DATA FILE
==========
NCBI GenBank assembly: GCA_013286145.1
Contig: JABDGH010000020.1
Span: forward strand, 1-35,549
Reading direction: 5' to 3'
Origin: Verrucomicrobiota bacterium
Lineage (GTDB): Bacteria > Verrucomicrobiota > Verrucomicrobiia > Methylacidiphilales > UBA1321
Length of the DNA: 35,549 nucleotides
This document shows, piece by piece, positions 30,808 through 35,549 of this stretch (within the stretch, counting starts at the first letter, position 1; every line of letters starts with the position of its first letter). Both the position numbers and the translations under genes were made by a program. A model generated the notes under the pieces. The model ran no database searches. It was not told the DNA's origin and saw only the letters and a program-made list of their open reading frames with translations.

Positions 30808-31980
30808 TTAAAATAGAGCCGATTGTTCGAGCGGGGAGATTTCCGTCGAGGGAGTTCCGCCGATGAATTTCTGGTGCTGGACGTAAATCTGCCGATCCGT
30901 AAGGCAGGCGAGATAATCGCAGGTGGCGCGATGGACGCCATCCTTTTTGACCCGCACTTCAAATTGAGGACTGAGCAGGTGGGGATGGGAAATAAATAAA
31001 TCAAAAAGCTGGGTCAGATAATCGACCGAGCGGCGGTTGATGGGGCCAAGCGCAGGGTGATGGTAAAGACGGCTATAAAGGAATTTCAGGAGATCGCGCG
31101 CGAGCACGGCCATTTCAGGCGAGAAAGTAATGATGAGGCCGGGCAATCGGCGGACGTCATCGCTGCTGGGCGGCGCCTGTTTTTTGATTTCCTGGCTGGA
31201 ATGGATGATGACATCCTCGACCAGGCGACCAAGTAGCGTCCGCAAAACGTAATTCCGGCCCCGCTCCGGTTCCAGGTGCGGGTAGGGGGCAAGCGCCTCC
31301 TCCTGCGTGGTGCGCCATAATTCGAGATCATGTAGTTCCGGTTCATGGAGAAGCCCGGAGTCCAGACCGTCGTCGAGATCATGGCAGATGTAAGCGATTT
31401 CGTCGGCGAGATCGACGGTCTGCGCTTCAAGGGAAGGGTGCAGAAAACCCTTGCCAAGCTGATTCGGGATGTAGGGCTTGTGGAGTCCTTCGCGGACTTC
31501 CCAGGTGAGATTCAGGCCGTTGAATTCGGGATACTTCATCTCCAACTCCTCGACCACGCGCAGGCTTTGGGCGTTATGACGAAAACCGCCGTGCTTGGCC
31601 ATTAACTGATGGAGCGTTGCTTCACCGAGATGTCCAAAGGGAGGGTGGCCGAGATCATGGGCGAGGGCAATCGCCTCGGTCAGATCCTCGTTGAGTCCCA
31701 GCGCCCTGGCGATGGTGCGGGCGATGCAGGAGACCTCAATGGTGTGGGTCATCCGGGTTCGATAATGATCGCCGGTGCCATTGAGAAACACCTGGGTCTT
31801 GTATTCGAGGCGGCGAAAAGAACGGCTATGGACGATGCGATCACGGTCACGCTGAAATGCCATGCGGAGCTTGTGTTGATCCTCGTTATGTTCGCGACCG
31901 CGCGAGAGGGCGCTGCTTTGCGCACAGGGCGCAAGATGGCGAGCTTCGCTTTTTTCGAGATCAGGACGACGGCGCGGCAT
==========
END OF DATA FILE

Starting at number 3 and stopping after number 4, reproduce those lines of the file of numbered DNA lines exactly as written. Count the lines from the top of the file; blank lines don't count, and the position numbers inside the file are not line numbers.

Span: forward strand, 1-35,549
Reading direction: 5' to 3'